Hurricane-swept manatee lost at sea finds kindness in The Bahamas

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Far from home and critically ill, the wayward manatee was rescued and rehabbed and is almost ready to return to the sea.

 Photo credit:  Melissa Breyer

Photo credit: Melissa Breyer

While the impacts from hurricanes are tragically obvious on land, it’s hard to imagine how it affects the ocean’s inhabitants. But it does. And in the case of a manatee from Tampa, Florida, this fall’s hurricanes were nearly fatal.

Found by residents of Spanish Wells, Bahamas, the manatee – named Manny T by his rescuers – was far from home and critically ill. The eight to 10-year-old boy was suffering from extreme malnutrition and dehydration; he was half the weight he should have been for a manatee his age. Poor sweet guy. It was later determined through boat scar identification that he came all the way from Tampa, Florida.

So what to do when a sick wayward manatee turns up at your island? Lucky for Manny, Paradise Island's Atlantis animal rescue team was called in to help. A team of veterinarians and marine mammal experts hopped aboard a dedicated marine vessel and off they went to Spanish Wells.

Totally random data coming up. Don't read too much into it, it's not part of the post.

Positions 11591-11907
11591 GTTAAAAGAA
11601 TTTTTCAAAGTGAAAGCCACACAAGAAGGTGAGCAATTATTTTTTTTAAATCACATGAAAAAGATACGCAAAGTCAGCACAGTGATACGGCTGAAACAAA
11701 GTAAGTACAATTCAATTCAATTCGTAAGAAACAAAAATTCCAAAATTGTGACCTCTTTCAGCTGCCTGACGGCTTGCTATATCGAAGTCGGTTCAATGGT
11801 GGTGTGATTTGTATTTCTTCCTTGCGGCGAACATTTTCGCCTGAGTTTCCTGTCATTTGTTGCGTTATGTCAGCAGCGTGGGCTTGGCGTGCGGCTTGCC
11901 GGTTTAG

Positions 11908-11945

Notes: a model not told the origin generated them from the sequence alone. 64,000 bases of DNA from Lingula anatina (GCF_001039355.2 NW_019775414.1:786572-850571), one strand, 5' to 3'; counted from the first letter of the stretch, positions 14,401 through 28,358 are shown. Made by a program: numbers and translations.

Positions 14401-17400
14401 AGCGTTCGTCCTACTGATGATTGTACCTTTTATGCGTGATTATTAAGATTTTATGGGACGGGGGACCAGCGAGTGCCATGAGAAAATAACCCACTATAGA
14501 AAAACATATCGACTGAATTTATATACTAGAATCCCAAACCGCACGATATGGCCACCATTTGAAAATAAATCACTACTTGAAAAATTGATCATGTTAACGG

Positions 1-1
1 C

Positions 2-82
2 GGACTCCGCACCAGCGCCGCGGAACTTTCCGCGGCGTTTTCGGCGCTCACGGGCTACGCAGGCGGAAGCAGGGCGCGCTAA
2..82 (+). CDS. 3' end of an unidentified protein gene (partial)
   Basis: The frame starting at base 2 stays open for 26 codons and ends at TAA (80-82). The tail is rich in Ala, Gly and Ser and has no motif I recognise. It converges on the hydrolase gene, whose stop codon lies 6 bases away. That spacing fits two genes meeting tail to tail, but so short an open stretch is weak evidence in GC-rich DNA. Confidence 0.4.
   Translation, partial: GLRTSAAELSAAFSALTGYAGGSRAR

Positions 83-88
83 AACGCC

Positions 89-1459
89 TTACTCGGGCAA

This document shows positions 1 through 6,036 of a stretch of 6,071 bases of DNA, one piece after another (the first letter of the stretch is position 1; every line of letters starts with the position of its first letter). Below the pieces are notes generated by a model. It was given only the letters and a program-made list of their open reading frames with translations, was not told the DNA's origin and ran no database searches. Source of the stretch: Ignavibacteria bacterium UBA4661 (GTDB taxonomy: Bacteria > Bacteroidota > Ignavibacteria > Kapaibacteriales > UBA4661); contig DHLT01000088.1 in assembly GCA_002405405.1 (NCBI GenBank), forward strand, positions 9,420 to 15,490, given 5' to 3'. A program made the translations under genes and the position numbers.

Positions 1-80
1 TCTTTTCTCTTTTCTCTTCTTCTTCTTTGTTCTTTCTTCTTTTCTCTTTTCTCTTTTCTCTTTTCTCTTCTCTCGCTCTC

After stabilizing his condition, Manny was brought to Paradise Island where he underwent blood sampling, numerous analyses and a full health examination. He was closely monitored and slowly began his rehabilitation in a large enclosed area off of a secluded part of the island.

This is where I had the special pleasure of meeting the marvelous manatee, while tagging along on a volunteer vacation earlier this month thanks to JetBlue and their Check In For Good campaign. (We were there to help restore a coral reef, the adventures of which you can read about here: A day spent planting nursery-grown coral in a Bahamian reef.) In an effort to keep Manny as wild as possible, human contact with him is limited – so it’s not like a groups of us got to jump in and swim around with him. But we did get to participate in one of his daily feedings of lettuce … and I can’t tell you how cute it is to see a manatee devour many, many whole heads of romaine.

 Photo credit: Melissa Breyer

Photo credit: Melissa Breyer

At this point, he has gained some 400 pounds since his rescue in September (that’s a lot of lettuce, he also likes kale and spinach) and is in good health; he will be released back into the watery wilds soon. When the time comes, the team will return him to where he was found in Spanish Wells.

While there isn’t a huge population of manatees in The Bahamas, a handful of the gentle giants have found their way there and stayed. Can you blame them? And as it turns out, there is a female manatee who already calls Spanish Wells home. From boat strikes in Florida to nearly dead and lost at sea, a big healthy boy will be offered retirement in the Bahamas with a lady friend for frolicking. Nobody can say how many animals were harmed by the recent spate of hurricanes, but for one lucky manatee at least, the future is looking brighter.